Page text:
Still, the book’s audience is limited by some of its content.  Among other things, a female intelligence operative uses sex to influence or control her quarries, which includes several of the main protagonists.  There are also frequent allusions to seedy behavior, and one very uncomfortable scene by which the author, without showing his hand too obviously, demonstrates futuristic notions of transgenderism and transhumanism, two areas of interest in modern sci-fi.  Where other authors might normalize the combination of technology and gender  Looky what science can do!  or, perhaps, openly editorialize against it, Flynn immerses his reader in a world where individuals can manipulate gender.  Those familiar with Walker Percy’s Love in the Ruins will have a sense of what I’m talking about here.  The whole episode with the body-altering, sissified hedonists on Peacock Junction is unsettling, leaving one repulsed at the thought of what human beings might do to themselves.

Yet in a genre with so much atheism, Flynn’s novels somehow open the metaphysical roof, letting in a vapor of transcendent meaning, without altering the rules and concerns of the sci-fi genre. His stories, while very entertaining and engrossing, hurt the heart, leaving it uncomfortable and vicariously fractured, like the fractured mind of the Scarred Man. Readers familiar with Flynn’s blog, with his Catholicism, and with his occasional contributions to Catholic apologetics, might be surprised to discover that his fiction does not indoctrinate — it deviates. It’s written in crooked lines, and populated by crooked, but somehow admirable, people. Without being Christ-centered in the sense of openly propagating faith, his books are, in my opinion, Christ-haunted.

For regular sci-fi readers, and for readers able to “clinically distance” themselves from disordered elements in novels, this novel would be one of the best of many choices in its genre. But this is not a book I’d recommend to just anyone, and I do think that Flynn sometimes goes further than the story itself requires. The book’s sheer quality, as well as my own feeling of awe after having recently re-read it, compel me to give it four stars, but some of the content precludes both a higher rating and Forum Fit certification. Still, for readers of the appropriate disposition in search of a contemporary series, it would be hard to find a more absorbing, challenging, and poetic recommendation.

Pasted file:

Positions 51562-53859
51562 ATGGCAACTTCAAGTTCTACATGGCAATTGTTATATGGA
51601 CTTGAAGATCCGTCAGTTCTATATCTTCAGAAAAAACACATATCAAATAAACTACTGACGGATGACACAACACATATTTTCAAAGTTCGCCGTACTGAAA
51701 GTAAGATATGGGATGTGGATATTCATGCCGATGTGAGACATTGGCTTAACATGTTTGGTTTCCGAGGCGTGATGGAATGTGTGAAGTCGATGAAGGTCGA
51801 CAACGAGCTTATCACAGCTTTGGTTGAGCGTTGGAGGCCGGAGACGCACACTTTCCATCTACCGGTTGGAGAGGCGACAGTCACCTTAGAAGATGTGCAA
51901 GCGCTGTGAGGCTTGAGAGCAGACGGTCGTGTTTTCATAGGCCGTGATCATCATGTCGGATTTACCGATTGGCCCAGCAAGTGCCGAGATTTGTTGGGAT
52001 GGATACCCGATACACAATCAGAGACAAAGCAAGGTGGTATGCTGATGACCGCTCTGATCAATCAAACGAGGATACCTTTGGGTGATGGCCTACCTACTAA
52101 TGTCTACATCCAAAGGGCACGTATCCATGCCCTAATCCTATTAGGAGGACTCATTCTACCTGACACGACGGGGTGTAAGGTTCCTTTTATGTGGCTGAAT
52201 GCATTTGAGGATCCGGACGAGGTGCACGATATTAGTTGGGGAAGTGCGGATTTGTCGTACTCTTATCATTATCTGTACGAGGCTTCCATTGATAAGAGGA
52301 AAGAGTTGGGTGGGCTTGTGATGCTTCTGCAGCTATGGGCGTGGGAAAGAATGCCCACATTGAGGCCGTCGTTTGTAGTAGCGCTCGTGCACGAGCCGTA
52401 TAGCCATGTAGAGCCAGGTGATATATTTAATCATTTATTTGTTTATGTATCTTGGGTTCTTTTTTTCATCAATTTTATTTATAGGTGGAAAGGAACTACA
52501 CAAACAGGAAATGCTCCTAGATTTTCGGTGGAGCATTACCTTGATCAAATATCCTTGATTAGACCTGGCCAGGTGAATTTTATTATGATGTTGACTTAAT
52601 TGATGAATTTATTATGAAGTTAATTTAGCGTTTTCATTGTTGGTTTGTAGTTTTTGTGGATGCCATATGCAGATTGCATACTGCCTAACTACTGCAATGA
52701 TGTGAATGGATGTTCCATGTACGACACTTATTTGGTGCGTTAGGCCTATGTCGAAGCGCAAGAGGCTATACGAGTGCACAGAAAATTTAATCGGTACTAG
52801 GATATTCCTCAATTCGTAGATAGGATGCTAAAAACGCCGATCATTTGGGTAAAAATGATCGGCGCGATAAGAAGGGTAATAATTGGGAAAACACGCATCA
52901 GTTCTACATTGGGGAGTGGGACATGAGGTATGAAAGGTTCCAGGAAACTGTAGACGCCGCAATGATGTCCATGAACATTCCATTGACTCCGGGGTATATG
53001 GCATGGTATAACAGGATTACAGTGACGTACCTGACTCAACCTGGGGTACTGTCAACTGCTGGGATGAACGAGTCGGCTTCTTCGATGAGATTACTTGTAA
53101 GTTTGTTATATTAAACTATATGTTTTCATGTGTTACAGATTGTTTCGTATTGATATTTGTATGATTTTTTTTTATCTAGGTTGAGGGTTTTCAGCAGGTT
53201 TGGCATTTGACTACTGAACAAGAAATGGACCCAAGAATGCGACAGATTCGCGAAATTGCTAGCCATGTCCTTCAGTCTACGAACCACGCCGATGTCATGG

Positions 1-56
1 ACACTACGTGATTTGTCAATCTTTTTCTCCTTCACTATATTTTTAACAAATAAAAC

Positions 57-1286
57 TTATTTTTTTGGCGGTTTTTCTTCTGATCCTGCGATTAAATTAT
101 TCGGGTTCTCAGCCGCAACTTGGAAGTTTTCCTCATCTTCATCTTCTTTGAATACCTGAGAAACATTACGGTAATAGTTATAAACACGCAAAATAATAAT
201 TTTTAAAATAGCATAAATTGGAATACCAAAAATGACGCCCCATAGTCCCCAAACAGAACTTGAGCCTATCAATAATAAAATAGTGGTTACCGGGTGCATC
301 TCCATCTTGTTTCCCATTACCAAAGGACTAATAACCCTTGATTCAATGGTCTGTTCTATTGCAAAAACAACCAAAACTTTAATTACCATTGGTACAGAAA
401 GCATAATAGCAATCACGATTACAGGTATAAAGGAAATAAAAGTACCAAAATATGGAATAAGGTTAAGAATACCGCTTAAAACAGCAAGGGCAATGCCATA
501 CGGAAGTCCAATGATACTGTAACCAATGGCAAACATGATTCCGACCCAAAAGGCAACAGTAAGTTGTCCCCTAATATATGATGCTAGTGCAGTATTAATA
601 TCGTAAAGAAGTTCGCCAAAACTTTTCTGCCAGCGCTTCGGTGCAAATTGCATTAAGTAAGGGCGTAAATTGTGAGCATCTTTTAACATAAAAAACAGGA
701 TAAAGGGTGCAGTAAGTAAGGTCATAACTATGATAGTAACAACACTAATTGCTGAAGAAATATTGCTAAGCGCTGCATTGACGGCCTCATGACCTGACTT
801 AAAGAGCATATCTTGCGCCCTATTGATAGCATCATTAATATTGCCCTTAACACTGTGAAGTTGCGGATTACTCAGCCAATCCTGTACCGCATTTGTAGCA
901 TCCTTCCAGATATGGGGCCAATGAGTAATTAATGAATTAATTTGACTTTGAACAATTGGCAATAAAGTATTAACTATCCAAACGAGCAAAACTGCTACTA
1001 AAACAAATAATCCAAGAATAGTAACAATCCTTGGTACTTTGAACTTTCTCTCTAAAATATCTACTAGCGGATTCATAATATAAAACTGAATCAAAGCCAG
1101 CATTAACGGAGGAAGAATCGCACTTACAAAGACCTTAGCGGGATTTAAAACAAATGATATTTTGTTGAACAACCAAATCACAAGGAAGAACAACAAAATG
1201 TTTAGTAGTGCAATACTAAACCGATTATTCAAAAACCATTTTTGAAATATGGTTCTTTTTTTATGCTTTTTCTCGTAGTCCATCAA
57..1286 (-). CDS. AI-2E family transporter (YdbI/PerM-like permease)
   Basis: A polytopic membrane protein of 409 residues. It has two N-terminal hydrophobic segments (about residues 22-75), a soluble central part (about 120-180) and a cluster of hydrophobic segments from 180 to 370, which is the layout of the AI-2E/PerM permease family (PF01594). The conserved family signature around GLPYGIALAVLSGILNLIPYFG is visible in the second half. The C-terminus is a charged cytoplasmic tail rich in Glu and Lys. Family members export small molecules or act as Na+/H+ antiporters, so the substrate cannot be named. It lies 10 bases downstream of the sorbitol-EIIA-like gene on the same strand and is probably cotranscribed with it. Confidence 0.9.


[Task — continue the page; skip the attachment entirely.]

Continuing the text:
[1] The January Dancer is a stand-alone novel, but it’s followed by Up Jim River (2010), In the Lion’s Mouth (2012), and On the Razor’s Edge (2013). Together these constitute the Spiral Arm series.

Discussion Questions

  1. Briget ban’s real name is Francine Thompson, very similar to Francis Thompson, a fragment of whose poem “The Hound of Heaven” appears in passing in the book. This can’t be unimportant, since Bridget ban is one of the Ardry’s hounds. What is the author trying to do here?
  2. With the previous question in mind, why do you suppose the novel’s only main character with explicit knowledge of/belief in the Triune nature of God is also the story’s proverbial “harlot”?
  3. Why does the Scarred Man hate the Fudir? Do the Fudir’s actions merit this hate?
  4. How do you regard the actions of the book’s true protagonist? In what way were this character’s actions at the end heroic? Did they make you want to follow this character into future books?
  5. Obviously the Spiral Arm is a veritable soup of races, cultures, and religions, and Flynn incorporated many actual historical cultures into its workways, folkways, and placeways. What are some that you recognized?
  6. Many of the characters have minds or bodies that have been augmented or altered in various (often useful) ways. Are there circumstances where any of this could be good or helpful? If so, where exactly do we draw the line?
  7. Transhumanism is a movement that sees human-machine integration as essentially inevitable given the current trajectory of technology. How inevitable is it, really?

About the Reviewer

Joe Breslin

Fifth Grade Homeroom

The most important thing about art is to work. Nothing else matters except sitting down every day and trying.

-Steven Pressfield, The War of Art

Joe Breslin teaches writing, and other homeroom subjects at the Heights School. In 2022, he published Other Minds: 13 Tales of Wonder and Sorrow. His next collection of speculative fiction, Hearts Uncanny, will be released late summer of 2024. Samples of his fiction and his essays can be found at